The oncogene product Bcl-2 protects cells from apoptosis whereas its homolog Bax functions to kill cells. Several binding partners of Bcl-2 and Bax have been isolated, but none of them has yet provided clues as to exactly how Bcl-2 and Bax work. According to one view, Bcl-2 and Bax interact with survival and death effector molecules, respectively, and neutralize each other through heterodimerization. Alternatively, Bcl-2 requires Bax for death protection, and additional proteins bind to the heterodimer to regulate its activity. Here we used a co-immunoprecipitation strategy to distinguish between these two possibilities. We show that the Bcl-2-Bax heterodimer is maintained, and no other protein associates stably in detectable amounts with Bcl-2, Bax, or the heterodimer in anti-Bcl-2 and anti-Bax immunoprecipitates from normal cells and cells exposed to apoptotic stimuli. Analysis of cells expressing various levels of Bcl-2 and Bax, however, revealed that the degree of protection against apoptosis does not correlate with the number of Bcl-2-Bax heterodimers but the amount of Bcl-2 that is free of Bax. In addition, the survival activity of Bcl-2 is unaffected when Bax expression is ablated by an antisense strategy. Our findings suggest that the Bcl-2-Bax heterodimer is a negative regulator of death protection, and that Bcl-2 requires neither Bax nor major, stable interactions with other cellular proteins to exert its survival function. We therefore propose that Bcl-2 acts as an enzyme (capturing substrates in a transient way), as a homodi- or multimer, or through the interaction with non-proteaceous targets (lipids, ions).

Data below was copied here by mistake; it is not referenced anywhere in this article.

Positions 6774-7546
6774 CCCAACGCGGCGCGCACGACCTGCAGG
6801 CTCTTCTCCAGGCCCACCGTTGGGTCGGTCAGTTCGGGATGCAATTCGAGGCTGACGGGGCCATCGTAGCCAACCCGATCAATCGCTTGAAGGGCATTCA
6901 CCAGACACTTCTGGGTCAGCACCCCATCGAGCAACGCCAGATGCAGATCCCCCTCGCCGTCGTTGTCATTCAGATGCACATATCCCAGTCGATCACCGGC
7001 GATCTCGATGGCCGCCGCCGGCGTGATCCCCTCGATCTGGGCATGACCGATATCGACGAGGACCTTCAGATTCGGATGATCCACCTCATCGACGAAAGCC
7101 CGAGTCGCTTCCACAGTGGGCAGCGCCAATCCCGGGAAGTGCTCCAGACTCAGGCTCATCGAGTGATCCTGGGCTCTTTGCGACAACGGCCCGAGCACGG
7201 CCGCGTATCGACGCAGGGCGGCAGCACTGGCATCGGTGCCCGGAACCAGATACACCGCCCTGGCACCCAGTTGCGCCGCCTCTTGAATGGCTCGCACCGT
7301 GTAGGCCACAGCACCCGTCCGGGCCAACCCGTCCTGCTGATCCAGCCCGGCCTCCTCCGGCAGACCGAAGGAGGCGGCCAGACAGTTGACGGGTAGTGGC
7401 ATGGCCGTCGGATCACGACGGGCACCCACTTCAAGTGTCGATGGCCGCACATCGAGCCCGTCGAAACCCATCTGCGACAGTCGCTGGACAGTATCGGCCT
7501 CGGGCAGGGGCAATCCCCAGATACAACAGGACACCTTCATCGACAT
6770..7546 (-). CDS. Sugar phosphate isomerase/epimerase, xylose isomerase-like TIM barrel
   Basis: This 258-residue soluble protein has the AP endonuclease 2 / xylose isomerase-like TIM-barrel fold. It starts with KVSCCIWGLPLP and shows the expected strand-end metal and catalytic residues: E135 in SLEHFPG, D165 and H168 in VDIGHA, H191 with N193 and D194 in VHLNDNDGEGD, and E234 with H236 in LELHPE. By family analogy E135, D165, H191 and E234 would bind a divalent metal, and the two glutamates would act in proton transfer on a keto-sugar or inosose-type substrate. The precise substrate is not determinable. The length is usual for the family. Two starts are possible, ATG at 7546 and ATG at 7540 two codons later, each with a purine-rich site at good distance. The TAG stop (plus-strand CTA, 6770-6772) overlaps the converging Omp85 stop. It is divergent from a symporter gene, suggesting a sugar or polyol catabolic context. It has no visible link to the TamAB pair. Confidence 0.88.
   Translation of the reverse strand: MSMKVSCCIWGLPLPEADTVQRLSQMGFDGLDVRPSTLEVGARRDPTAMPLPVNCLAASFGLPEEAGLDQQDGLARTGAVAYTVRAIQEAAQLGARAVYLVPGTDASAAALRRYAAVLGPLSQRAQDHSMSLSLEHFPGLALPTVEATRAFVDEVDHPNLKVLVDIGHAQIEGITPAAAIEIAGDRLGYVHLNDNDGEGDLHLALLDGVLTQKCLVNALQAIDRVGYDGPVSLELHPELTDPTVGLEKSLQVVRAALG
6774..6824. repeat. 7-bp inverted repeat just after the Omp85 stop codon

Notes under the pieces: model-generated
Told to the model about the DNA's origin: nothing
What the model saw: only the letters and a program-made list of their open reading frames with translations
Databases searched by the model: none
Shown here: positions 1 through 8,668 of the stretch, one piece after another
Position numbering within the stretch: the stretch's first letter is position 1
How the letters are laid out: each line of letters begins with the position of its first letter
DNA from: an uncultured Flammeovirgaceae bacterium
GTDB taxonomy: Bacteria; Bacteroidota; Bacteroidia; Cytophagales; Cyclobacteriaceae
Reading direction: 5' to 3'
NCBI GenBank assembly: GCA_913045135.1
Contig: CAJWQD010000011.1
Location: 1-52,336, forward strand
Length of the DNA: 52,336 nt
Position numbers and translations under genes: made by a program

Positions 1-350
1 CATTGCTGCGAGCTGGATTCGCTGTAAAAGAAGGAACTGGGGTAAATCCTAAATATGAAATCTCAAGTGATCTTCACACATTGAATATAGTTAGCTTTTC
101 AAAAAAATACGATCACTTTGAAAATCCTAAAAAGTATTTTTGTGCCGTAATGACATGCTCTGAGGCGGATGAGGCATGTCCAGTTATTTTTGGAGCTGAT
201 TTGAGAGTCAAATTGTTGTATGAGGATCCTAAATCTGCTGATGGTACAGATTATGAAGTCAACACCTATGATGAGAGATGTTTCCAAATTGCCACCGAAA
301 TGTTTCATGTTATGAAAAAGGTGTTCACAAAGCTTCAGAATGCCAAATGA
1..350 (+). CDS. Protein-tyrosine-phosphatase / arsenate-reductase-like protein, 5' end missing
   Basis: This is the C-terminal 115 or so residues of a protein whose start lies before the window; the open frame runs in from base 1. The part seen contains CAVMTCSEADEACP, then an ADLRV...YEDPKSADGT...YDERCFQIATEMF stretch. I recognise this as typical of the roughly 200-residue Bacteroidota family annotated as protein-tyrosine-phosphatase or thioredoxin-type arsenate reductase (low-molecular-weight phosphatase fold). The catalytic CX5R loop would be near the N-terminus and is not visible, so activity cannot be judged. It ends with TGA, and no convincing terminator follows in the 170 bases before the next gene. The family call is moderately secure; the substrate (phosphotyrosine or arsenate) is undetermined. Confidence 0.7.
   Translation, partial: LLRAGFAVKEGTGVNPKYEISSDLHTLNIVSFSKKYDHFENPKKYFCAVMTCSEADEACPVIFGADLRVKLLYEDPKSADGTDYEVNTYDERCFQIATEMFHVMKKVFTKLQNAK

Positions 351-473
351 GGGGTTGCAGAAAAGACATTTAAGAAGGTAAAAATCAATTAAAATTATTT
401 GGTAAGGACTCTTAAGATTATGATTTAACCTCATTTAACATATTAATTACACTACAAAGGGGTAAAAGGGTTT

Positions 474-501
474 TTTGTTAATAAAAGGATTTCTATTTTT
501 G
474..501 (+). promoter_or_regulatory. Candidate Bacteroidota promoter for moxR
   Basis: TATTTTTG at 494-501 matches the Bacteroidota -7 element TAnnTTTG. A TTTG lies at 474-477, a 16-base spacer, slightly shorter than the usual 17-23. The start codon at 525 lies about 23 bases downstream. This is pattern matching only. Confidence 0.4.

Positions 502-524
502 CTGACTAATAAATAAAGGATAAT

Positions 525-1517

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                Author and article information

                J Vasc Res
                Journal of Vascular Research
                S. Karger AG
                April 2002
                10 May 2002
                : 39
                : 2
                : 114-121
                Research Center for Cardiovascular Diseases, Departments of aExperimental Medicine and bCardiothoracic Sciences, cInstitute of Pathological Anatomy and Histology, Second University of Naples, Italy
                57760 J Vasc Res 2002;39:114–121
                © 2002 S. Karger AG, Basel

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                Page count
                Figures: 2, Tables: 1, References: 32, Pages: 8
                Research Paper

                General medicine,Neurology,Cardiovascular Medicine,Internal medicine,Nephrology
                Reverse transcription-polymerase chain reaction,Histology,Cell proliferation,Remodeling,Hypertensive rats,Apoptosis